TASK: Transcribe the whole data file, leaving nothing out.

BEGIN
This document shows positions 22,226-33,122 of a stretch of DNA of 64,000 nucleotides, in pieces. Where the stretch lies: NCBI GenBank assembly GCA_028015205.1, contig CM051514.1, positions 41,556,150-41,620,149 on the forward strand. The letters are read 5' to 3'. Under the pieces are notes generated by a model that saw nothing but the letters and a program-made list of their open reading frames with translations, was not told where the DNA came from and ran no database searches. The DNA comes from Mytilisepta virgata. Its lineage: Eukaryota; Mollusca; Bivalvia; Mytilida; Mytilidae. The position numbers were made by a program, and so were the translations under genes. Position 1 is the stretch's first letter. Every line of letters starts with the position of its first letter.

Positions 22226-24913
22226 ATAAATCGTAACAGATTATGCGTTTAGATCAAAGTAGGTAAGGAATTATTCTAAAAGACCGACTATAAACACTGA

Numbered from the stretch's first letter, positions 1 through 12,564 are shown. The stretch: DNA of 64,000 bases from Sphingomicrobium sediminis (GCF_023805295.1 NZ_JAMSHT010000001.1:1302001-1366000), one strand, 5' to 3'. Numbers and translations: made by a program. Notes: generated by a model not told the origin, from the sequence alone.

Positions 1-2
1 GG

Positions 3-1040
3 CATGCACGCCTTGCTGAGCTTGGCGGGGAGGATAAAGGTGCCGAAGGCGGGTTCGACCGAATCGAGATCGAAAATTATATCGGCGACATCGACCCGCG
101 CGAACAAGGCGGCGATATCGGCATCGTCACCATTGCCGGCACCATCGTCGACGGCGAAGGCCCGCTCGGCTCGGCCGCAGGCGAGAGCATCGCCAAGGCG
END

This document shows positions 22,226-33,122 of a stretch of DNA of 64,000 nucleotides, in pieces. Where the stretch lies: NCBI GenBank assembly GCA_028015205.1, contig CM051514.1, positions 41,556,150-41,620,149 on the forward strand. The letters are read 5' to 3'. Under the pieces are notes generated by a model that saw nothing but the letters and a program-made list of their open reading frames with translations, was not told where the DNA came from and ran no database searches. The DNA comes from Mytilisepta virgata. Its lineage: Eukaryota; Mollusca; Bivalvia; Mytilida; Mytilidae. The position numbers were made by a program, and so were the translations under genes. Position 1 is the stretch's first letter. Every line of letters starts with the position of its first letter.

Positions 22226-24913
22226 ATAAATCGTAACAGATTATGCGTTTAGATCAAAGTAGGTAAGGAATTATTCTAAAAGACCGACTATAAACACTGA

Numbered from the stretch's first letter, positions 1 through 12,564 are shown. The stretch: DNA of 64,000 bases from Sphingomicrobium sediminis (GCF_023805295.1 NZ_JAMSHT010000001.1:1302001-1366000), one strand, 5' to 3'. Numbers and translations: made by a program. Notes: generated by a model not told the origin, from the sequence alone.

Positions 1-2
1 GG

Positions 3-1040
3 CATGCACGCCTTGCTGAGCTTGGCGGGGAGGATAAAGGTGCCGAAGGCGGGTTCGACCGAATCGAGATCGAAAATTATATCGGCGACATCGACCCGCG
101 CGAACAAGGCGGCGATATCGGCATCGTCACCATTGCCGGCACCATCGTCGACGGCGAAGGCCCGCTCGGCTCGGCCGCAGGCGAGAGCATCGCCAAGGCG